To what extent was Mayella free to speak the truth during the trial in To Kill a Mockingbird? Question for a Socratic seminar on TKAM, and I just can't understand this.

Expert Answers

An illustration of the letter 'A' in a speech bubbles

What the previous post failed to point out was that Mayella was not free to speak the exact truth since her father was present in the courtroom. Mayella knew that if she answered Atticus's questions honestly, then she would have to face the wrath of Bob Ewell once she got home. There is little doubt that Bob had beaten his daughter before, and he may have even taken sexual liberties with her as well. But she knew that she could not tell the court that her father had beaten her or that she had kissed Tom for fear of the certain reprisal she would encounter from her father after the trial.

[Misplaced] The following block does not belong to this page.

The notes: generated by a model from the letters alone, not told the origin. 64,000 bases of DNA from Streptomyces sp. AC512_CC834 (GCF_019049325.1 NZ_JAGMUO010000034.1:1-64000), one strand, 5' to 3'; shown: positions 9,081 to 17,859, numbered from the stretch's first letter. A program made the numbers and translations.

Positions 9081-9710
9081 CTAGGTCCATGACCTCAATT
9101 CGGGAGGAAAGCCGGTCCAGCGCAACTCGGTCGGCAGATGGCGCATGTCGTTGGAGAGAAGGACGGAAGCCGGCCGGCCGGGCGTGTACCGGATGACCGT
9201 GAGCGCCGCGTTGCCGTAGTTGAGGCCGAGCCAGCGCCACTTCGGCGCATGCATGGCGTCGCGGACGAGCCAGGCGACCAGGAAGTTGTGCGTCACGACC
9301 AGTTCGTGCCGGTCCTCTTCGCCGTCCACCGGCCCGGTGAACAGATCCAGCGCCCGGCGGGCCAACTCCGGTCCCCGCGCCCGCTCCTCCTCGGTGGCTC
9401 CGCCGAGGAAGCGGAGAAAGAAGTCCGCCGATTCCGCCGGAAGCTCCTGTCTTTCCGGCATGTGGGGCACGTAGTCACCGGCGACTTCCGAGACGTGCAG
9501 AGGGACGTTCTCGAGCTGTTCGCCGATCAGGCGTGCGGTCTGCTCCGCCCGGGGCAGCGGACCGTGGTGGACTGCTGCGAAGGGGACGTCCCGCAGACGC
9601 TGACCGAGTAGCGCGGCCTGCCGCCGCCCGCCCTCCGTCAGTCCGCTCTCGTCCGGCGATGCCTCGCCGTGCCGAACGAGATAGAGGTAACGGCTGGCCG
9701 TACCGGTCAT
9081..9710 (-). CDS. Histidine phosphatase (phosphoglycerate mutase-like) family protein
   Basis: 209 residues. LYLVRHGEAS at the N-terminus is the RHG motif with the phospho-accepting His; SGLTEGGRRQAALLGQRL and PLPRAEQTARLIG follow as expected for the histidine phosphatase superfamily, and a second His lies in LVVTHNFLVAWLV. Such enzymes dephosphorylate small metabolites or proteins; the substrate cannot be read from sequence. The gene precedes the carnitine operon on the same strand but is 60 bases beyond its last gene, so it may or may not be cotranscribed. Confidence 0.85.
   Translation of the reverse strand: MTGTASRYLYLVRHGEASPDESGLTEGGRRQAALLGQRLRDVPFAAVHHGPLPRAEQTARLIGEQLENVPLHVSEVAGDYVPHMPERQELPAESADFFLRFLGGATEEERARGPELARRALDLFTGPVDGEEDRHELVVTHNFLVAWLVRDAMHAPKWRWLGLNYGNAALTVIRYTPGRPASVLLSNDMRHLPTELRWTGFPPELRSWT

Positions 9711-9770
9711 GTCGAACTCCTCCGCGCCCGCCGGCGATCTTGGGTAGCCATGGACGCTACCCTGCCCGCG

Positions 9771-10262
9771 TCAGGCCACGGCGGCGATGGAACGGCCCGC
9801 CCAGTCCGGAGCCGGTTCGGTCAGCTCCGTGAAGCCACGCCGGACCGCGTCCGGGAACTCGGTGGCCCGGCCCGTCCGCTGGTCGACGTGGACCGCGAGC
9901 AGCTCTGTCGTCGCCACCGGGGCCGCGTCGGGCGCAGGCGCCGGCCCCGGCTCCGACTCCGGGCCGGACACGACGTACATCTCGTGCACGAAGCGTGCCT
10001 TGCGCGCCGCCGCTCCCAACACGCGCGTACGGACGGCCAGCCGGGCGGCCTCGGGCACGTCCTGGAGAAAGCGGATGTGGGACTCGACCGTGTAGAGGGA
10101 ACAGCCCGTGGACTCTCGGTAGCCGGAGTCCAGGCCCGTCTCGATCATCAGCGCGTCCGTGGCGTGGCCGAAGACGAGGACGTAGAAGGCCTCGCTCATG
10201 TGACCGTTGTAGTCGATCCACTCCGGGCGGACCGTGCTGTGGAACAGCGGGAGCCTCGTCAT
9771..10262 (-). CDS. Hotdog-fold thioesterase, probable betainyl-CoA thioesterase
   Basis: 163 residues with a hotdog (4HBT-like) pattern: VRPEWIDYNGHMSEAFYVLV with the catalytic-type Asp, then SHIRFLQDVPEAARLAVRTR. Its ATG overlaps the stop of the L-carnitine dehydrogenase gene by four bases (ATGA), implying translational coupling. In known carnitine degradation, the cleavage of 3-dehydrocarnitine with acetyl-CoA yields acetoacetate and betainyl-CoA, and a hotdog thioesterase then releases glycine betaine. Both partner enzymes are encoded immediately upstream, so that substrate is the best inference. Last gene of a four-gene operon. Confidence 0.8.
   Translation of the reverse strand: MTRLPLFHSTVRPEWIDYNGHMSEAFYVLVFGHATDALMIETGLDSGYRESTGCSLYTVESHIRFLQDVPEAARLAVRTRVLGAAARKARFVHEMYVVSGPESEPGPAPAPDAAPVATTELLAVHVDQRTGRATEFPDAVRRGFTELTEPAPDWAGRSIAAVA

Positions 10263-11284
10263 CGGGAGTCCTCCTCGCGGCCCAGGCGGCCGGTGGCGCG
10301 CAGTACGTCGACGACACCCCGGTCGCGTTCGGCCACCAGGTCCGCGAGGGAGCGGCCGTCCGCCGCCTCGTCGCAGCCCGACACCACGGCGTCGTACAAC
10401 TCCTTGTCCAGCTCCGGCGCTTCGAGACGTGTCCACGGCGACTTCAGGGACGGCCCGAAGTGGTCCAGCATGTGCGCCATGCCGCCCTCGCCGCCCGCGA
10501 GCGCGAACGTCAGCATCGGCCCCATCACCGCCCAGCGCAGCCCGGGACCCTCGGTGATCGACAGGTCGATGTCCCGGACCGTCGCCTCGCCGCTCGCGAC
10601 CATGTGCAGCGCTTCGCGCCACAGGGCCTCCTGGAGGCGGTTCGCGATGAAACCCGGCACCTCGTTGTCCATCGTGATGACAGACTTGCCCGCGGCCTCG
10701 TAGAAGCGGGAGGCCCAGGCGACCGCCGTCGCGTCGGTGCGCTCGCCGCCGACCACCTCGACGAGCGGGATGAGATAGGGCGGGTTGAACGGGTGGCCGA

Approved by eNotes Editorial Team
Soaring plane image

We’ll help your grades soar

Start your 48-hour free trial and unlock all the summaries, Q&A, and analyses you need to get better grades now.

  • 30,000+ book summaries
  • 20% study tools discount
  • Ad-free content
  • PDF downloads
  • 300,000+ answers
  • 5-star customer support
Start your 48-Hour Free Trial